Penelope Rance

My UX research & design ramblings

Interview with Paul Blunden

Head shot of Paul Blunden

How did you get started in UX?

My career background starts when I was an engineer, then I went into chemicals, computer supplies, then IT, so I’ve been all over the place. I joined the IT company in around ‘95 and they were ramping up towards Y2K. That was a big thing. It was the first hint that the world was changing, although I’d had some previous experience with digital when I worked in computer supplies and they plugged some of the suppliers into the catalogue. That was pre internet.

While I was there I got headhunted to join this startup called The Usability Company. I joined them in 2001. They got me at a good time. I don’t normally talk to recruiters but it sounded really interesting and I really liked the idea of it. I was pretty new to the industry and not many people were doing it. They had this proposition around business focused usability testing, I didn’t even know what usability meant!

I never looked back. This whole interface of technology and people, I’ve just found so fascinating. So having moved sector every four or five years I’ve stayed with this one for nearly 20.

Of course things have changed so much over 20 years. It’s not like digital’s remained the same, it’s constantly evolving.

What are you doing now?

Well now I run my own agency, UX24/7.

When I set it up the goal was not to be just another agency. There’s an awful lot of agencies that do the exact same thing. I’m not a practitioner, after 20 odd years I know my way around most research methods but I don’t consider myself a practitioner. So from my point of view, or a business owner's point of view, it was really important I could say to someone what my agency did and feel it was genuinely different.

So I focussed on the opportunity to build a global agency. In a previous agency we did a lot of international research and it was really, really hard to do. We’d have to put together groups of agencies around the world and often you’d be dealing with commercial leads or the owner and didn’t know who was actually doing the research. It could be a junior or some freelancer that had never done research in their lives before. So quality was very hard to get.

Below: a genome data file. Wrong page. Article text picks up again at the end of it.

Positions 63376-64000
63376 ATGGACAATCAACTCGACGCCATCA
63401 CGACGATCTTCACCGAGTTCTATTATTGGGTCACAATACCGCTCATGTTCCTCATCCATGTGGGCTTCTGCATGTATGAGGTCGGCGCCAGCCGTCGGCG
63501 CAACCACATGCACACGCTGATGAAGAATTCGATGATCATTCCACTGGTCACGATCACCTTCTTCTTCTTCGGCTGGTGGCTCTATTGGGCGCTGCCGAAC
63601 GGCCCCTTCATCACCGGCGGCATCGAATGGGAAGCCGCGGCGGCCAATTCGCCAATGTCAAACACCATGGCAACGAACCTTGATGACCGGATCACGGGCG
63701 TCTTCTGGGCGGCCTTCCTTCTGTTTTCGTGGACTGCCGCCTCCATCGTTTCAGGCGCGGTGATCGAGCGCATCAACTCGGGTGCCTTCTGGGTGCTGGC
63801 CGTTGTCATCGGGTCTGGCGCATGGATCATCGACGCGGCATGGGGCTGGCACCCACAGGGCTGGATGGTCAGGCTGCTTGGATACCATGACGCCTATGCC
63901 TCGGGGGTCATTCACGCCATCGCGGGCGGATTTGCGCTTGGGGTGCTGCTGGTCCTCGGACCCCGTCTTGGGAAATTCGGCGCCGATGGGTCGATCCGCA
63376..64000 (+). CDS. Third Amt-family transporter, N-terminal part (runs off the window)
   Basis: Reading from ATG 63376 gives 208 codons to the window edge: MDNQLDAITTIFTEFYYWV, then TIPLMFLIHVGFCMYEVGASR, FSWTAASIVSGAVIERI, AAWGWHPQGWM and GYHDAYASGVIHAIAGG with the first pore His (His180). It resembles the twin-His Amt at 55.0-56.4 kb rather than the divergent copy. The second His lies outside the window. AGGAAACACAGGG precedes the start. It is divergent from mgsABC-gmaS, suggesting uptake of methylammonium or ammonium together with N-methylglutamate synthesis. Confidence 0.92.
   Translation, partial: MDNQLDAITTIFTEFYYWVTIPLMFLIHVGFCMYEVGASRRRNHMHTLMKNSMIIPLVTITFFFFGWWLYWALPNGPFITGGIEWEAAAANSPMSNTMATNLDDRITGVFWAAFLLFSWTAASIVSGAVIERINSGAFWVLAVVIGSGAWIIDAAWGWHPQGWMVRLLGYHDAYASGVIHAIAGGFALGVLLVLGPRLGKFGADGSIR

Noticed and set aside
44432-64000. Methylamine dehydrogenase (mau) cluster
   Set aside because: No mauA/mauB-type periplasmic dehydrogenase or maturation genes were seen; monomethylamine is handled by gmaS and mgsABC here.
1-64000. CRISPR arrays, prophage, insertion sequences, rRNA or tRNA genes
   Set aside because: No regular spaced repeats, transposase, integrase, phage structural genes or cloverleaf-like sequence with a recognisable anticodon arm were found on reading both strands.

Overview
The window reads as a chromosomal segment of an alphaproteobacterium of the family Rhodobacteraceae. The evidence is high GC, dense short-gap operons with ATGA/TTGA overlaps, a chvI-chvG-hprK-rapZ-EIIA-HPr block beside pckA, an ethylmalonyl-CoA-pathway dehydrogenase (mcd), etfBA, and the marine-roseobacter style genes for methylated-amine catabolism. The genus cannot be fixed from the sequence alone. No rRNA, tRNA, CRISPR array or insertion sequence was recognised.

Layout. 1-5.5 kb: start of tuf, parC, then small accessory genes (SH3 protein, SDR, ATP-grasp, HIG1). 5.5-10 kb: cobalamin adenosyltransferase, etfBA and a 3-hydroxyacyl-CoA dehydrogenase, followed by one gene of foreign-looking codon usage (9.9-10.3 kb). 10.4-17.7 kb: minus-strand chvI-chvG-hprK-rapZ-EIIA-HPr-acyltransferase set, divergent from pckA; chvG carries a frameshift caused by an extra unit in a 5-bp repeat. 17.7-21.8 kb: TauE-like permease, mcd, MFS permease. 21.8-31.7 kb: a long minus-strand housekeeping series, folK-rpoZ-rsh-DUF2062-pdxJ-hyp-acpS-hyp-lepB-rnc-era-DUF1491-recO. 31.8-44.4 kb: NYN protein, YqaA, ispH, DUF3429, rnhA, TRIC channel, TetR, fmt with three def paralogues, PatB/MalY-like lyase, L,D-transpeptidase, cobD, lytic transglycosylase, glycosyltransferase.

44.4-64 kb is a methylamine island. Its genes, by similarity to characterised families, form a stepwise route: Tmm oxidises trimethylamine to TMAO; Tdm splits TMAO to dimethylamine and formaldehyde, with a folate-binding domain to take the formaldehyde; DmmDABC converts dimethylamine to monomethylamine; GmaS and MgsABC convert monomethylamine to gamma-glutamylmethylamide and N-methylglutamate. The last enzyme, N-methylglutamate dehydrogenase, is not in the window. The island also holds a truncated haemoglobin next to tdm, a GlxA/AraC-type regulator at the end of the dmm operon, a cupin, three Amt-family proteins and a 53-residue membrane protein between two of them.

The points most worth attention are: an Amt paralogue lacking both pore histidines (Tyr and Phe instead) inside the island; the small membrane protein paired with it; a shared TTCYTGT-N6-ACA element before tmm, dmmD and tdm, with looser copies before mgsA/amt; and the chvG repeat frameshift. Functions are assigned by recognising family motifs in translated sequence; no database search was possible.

It was really difficult and I felt there was a real opportunity to create an agency that was one brand operating globally where you knew the names of the researchers doing the work and you could therefore deliver a high quality service. That was the goal.

At the point of launching the agency, I leveraged the other thing that was going on in the market which was the real growth of freelancers.

Like many agencies I’d had the problem where I’d hired a freelancer at really short notice and you’d get people saying ‘yeah I’m a researcher’ but once you’d sat in the viewing room for a while you’d know they haven’t got a clue what they're doing. Your whole project would go up in smoke because by then you’re performing this thing in front of a client, because research is a visible product, something the client sees you do.

I created an accreditation programme which we launched at the same time as the agency. We only accredit senior researchers and have a defined process with established criteria that we developed in 2012. As a result, our freelance roster is made up of only senior researchers. Right now we have more than 120 accredited researchers across nearly 30 markets which has allowed us to build this global capability.

I know a lot of agencies do research, design and everything but we just do pure research. We do qual and quant and we operate really in discovery, generative and evaluative research.

What’s your favourite research method?

I might not be a practitioner but I do have a favourite because we use it a lot. We don’t always use it in generative contexts but it is a generative method.

It’s by Sanders and Stappers and it’s called the Path of Expression.

I probably shouldn’t know as much about it as I do, but we use it a lot because of what it does. We do an awful lot of discovery interviews, particularly around early stage propositions, which is why I say we’re probably using this in the wrong place, but we find it really useful to get people in the right headspace.

So the Path of Expression talks about people in an interview and getting them in four stages. One is observing the presence, so what they do right now - that’s the initial conversations. Then we ask them to recall the past, so around this context, what happened before, what did you used to do? Then reflect on that past in terms of what worked well and did they have any gaps. They don’t always tell you this stuff but from that we start to uncover unmet needs.